The Zero Fallacy and Other Essays in Neoclassical Philosophy

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Open Court Publishing, 1997 - Philosophy - 236 pages
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Charles Hartshorne is arguably the most important living metaphysician and one of the most eminent figures of American philosophy in the twentieth century. He is internationally known for his contributions to the philosophy of creativity and for his distinctive brand of process philosophy and theology. For more than seven decades Hartshorne has presented his theses ever more persuasively, comparing and contrasting them in illuminating fashion with those of major historical figures and movements, from Plato to Kant to Popper. Central to his outlook are fresh interpretations of such notions as God, freedom, chance, creativity, the primacy of aesthetic meaning, affective tone, the social character of experience, sympathy as self-creative, relatedness and asymmetry, feeling and feeling of feeling, and generalized causal possibility with a place for probabilities and open possibilities.

This collection of Charles Hartshorne's writings -- many never before published -- is an indispensible introduction to his rich and indelible contribution to contemporary philosophy. It covers the extraordinary range of Hartshorne's thought, including his reflections on the history of philosophy, philosophical psychology, philosophy of science, epistemology, ethics, aesthetics, literature, ornithology, and, above all, theology and metaphysics.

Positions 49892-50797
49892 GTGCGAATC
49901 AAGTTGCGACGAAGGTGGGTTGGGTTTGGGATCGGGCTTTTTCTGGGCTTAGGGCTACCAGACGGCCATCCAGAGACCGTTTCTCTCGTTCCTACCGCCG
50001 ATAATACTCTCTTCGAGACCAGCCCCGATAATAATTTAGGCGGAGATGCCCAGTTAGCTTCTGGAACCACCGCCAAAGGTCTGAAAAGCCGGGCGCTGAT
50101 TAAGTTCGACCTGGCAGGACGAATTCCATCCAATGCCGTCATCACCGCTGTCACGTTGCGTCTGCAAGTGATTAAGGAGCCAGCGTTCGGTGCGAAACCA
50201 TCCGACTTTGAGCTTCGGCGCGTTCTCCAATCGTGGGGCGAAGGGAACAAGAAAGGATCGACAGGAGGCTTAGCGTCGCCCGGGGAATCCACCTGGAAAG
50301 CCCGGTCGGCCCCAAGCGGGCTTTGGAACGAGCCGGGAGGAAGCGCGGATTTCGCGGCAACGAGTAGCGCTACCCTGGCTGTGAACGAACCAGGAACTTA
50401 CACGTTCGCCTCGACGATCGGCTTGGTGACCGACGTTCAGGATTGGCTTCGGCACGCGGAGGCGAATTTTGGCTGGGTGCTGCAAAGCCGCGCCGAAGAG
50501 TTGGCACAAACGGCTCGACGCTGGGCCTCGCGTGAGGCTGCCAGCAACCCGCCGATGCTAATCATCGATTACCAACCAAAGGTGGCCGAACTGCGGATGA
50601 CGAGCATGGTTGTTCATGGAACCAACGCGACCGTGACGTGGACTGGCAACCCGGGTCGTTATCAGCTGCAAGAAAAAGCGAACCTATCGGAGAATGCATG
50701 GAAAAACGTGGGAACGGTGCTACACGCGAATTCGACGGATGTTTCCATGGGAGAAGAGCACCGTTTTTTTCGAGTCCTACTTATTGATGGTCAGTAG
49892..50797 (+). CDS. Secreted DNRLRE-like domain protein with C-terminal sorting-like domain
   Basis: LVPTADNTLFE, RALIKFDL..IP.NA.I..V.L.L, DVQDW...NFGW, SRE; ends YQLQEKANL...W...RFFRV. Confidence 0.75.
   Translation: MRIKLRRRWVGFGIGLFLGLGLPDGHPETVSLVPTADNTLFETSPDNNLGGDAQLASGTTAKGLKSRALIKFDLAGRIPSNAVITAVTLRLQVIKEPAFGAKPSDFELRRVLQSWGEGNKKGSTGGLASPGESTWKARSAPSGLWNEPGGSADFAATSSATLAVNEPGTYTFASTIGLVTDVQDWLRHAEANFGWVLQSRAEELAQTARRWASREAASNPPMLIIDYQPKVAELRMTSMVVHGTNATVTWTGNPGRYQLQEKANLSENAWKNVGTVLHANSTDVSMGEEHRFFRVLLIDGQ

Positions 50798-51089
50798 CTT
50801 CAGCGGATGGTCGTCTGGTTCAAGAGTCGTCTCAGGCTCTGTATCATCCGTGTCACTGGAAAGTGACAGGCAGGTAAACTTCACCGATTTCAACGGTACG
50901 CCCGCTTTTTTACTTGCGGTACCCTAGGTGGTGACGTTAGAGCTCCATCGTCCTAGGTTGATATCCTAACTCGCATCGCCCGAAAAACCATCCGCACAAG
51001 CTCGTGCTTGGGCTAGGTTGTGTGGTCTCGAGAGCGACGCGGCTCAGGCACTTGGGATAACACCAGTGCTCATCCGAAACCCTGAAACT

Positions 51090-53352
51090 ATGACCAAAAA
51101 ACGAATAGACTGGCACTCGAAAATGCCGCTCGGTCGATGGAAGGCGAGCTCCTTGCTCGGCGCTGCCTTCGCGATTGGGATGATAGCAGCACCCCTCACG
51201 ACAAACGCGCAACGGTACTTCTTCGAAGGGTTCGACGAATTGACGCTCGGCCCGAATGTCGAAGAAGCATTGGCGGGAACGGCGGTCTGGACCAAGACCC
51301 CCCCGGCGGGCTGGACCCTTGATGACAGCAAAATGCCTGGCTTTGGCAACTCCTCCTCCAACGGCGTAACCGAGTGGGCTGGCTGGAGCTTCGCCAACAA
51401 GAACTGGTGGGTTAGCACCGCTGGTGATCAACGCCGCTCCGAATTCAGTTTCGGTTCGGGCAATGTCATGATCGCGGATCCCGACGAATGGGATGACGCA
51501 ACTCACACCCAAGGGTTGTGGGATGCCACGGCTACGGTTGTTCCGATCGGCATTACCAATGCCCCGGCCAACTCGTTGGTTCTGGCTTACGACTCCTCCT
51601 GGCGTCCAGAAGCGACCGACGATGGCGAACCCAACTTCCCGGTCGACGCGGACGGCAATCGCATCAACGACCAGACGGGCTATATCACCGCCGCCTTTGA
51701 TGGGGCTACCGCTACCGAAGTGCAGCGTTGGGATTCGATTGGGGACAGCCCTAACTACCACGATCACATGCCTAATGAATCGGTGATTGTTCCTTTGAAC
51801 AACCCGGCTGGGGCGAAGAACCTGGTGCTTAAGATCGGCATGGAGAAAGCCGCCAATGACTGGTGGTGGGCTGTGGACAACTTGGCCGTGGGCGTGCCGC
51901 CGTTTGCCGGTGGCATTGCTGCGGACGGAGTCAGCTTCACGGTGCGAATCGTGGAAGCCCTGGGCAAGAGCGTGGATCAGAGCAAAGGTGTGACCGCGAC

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Contents

A BRISK DIALOGUE
1
PHILOSOPHICAL DISCOURSE
43
SOME THEOLOGICAL MISTAKES AND THEIR
53
DEMOCRACY AND RELIGION
67
WHY CLASSICAL THEISM HAS BEEN BELIEVED
81
WHAT METAPHYSICS IS
95
A LOGIC OF ULTIMATE CONTRASTS
109
MINDS AND BODIES
133
PERCEPTION AND THE CONCRETE ABSTRACTNESS
153
AN EPISTEMOLOGICAL
173
THE KINDS AND LEVELS OF AESTHETIC VALUE
203
INDIVIDUAL DIFFERENCES AND THE IDEAL
215
SOURCE ACKNOWLEDGMENTS
223
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About the author (1997)

Charles Hartshorne was educated at Harvard University, where he coedited with Paul Weiss the first six volumes of The Collected Papers of Charles Sanders Peirce (1931--36) and became associated with Alfred North Whitehead. He has taught at Harvard, the University of Chicago, Emory University, and the University of Texas-Austin. Hartshorne is the undisputed leader in the development of process philosophy and theology since the death of Whitehead. A consummate metaphysician, Hartshorne has resurrected the ontological argument for the existence of God, reframing it in terms of contemporary modal logic. He has espoused a doctrine of panpsychism, according to which mind (with feeling) permeates all things, and has defended the compatibility of this doctrine with contemporary physics. A pantheist, Hartshorne has proposed a complex theory of God, which views divinity as a relative, processional kind of being, with an abstract eternal nature and a concrete nature subject to change and suffering. He has presented his process theology in his widely read book The Divine Relativity. In addition to his labors as teacher and philosophical author, Hartshorne is an avid birdwatcher and has written a prizewinning book, Born to Sing: An Interpretation and World Survey of Bird Song.

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